Leaders of the Quad alliance – Australia, India, Japan and the United States – met on Tuesday and revealed initiatives to strengthen collaboration on emerging technologies and cybersecurity, with a tacit subtext of neutralizing the China.
“Today we – Prime Minister Anthony Albanese of Australia, Prime Minister Narendra Modi of India, Prime Minister Fumio Kishida of Japan and President Joe Biden of the United States – meet in Tokyo to renew our unwavering commitment to an inclusive and resilient Indo-Pacific,” the Quad said in a very formal statement.
The nations also said they “strongly oppose any coercive, provocative or unilateral action aimed at changing the status quo and increasing tensions in the region.”
The Quad could offer an alternative to the Chinese techno-authoritarian model
The Quad led six executive-level working groups, the results of which were sometimes vague. Like a Quad Infrastructure Coordination Group that aims to improve digital connectivity and supply chains, without explicitly explaining how this will be done.
The four nations discussed semiconductor capacity and supply chain gaps, with a Statement from the White House claiming that the talks have laid the “foundation” for improvements. The Quad also explored open and secure telecommunications technologies, and expressed a taste for shared work on Open RAN technology.
All agreed to establish a standard for government software procurement, improve information sharing among Computer Emergency Response Teams (CERTs), and engage in awareness campaigns, including including a Cybersecurity Day campaign that will provide basic cyberhealth training to vulnerable populations in partnership with industry, non-profits and academia.
The team divided cybersecurity tasks, placing Australia in charge of critical infrastructure protection, India in charge of resilience and supply chain security, Japan in charge of developing the workforce and talent, and the United States in charge of software security standards.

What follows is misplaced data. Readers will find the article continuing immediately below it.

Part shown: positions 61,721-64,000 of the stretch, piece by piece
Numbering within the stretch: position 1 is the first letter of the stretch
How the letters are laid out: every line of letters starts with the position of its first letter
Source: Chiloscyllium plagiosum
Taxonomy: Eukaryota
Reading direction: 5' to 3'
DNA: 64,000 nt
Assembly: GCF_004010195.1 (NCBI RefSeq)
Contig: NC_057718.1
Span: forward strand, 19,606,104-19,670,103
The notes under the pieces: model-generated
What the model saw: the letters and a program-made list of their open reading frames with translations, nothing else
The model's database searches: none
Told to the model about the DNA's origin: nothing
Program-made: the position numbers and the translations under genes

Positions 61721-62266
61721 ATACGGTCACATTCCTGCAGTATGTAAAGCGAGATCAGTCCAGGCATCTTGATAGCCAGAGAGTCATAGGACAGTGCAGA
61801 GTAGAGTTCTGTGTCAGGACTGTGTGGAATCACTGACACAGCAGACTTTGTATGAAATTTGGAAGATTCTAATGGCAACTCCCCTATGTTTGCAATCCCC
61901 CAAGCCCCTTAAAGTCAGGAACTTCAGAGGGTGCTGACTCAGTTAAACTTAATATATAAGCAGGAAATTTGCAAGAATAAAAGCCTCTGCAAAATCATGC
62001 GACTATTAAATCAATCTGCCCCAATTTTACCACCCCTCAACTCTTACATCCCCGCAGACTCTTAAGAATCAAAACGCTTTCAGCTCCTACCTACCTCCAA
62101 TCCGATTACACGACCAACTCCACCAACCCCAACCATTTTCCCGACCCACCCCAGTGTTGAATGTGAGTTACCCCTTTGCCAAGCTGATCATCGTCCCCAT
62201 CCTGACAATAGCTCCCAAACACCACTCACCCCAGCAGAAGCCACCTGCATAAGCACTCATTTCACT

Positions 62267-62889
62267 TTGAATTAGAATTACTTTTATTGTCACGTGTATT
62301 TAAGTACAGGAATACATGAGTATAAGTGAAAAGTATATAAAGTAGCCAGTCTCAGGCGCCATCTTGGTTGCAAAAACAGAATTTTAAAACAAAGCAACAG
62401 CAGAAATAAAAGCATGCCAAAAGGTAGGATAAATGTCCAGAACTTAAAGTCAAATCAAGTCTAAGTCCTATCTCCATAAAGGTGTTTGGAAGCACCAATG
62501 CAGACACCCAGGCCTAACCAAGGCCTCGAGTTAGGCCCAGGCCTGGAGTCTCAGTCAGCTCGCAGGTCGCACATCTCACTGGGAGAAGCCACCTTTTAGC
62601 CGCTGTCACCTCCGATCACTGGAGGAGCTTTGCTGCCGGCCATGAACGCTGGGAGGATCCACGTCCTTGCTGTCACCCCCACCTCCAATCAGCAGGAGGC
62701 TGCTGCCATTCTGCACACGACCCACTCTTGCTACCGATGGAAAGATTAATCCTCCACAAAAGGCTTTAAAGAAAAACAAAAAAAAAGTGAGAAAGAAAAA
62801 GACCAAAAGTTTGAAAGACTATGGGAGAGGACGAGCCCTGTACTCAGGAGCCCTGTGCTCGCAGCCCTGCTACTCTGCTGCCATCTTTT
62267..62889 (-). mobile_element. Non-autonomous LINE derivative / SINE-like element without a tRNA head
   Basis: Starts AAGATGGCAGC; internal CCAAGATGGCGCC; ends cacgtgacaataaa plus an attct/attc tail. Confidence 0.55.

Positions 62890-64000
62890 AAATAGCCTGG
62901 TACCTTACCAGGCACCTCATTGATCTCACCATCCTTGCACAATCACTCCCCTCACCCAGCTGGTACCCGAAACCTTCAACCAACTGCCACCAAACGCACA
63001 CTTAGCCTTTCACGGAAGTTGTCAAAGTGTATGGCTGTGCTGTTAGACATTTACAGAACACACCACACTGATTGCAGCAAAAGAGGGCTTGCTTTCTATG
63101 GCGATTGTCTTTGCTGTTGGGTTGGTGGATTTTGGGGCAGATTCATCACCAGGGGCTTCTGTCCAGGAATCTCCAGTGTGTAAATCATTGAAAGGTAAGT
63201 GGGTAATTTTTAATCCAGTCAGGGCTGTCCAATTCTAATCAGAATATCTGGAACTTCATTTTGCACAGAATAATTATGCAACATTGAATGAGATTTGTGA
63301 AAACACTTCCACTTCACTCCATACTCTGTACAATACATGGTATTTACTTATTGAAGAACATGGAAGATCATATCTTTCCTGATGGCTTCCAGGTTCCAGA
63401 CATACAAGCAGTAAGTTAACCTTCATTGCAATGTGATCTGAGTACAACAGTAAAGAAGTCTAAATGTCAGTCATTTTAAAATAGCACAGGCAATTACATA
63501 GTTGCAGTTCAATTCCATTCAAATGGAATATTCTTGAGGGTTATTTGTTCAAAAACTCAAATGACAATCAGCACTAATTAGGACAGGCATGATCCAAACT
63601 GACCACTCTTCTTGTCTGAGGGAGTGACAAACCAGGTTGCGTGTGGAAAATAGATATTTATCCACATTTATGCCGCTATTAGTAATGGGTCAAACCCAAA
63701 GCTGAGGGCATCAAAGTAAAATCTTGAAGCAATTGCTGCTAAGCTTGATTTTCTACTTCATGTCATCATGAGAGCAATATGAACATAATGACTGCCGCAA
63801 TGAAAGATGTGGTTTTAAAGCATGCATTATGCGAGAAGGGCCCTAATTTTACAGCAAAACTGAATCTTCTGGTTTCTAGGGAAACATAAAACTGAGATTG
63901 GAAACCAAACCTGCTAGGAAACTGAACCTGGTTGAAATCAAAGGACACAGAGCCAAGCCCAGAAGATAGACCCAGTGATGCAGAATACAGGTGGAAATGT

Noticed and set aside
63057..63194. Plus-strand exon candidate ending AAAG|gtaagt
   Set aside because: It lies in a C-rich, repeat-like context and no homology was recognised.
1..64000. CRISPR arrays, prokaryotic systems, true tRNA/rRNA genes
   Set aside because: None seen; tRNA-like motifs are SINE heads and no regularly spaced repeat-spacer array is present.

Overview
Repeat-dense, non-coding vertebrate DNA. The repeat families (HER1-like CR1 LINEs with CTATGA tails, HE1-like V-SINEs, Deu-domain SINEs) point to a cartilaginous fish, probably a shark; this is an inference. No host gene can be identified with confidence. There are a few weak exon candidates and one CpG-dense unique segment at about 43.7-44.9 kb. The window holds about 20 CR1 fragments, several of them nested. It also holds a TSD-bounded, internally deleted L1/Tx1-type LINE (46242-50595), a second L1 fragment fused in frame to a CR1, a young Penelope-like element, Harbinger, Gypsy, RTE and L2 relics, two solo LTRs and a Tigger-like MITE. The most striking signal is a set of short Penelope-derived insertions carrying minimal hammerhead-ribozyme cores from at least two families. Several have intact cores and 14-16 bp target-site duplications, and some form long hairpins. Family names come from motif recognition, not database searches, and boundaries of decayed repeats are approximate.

Among the concrete announcements was a program funding 100 sponsored places for graduates to study graduate STEM subjects in the United States, and a near real-time tracking effort of the waters surrounding Southeast Asia and the north of Australia, including the disputed South China Sea.
All of the above makes sense, but the effectiveness of delivery and results have yet to be assessed.
And the Quad’s ability to succeed has been called into question by the Center for Security and Emerging Technology (CSET) think tank, which this week released a brief assess past Quad collaborations.
The brief revealed systemic issues.
According to CSET, the Quad could “offer an alternative to China’s techno-authoritarian model of developing and using technology”, but it faces significant obstacles such as “different approaches to data governance, economic and technological factors and diverging geopolitical priorities”. “
Other criticisms include that while the United States collaborates extensively with other member countries, it collaborates little with each other. And all nations have deep ties to China, both in AI research and investment.
“The Quad provides a forum to build trust, identify research joint venture opportunities, and bring together entrepreneurs, investors, and strategic AI industry partners to increase and diversify technology collaboration. But the prospects for its success largely depend on building stronger ties among U.S. allies beyond their bilateral ties with the United States,” the CSET researchers explained.
The four Quad members have also signed the Indo-Pacific Economic Framework (IPEF). IPEF has more members and is designed to promote regional prosperity, with the White House saying it negotiates the “rules of the road that ensure [US businesses] can compete in the Indo-Pacific.” ®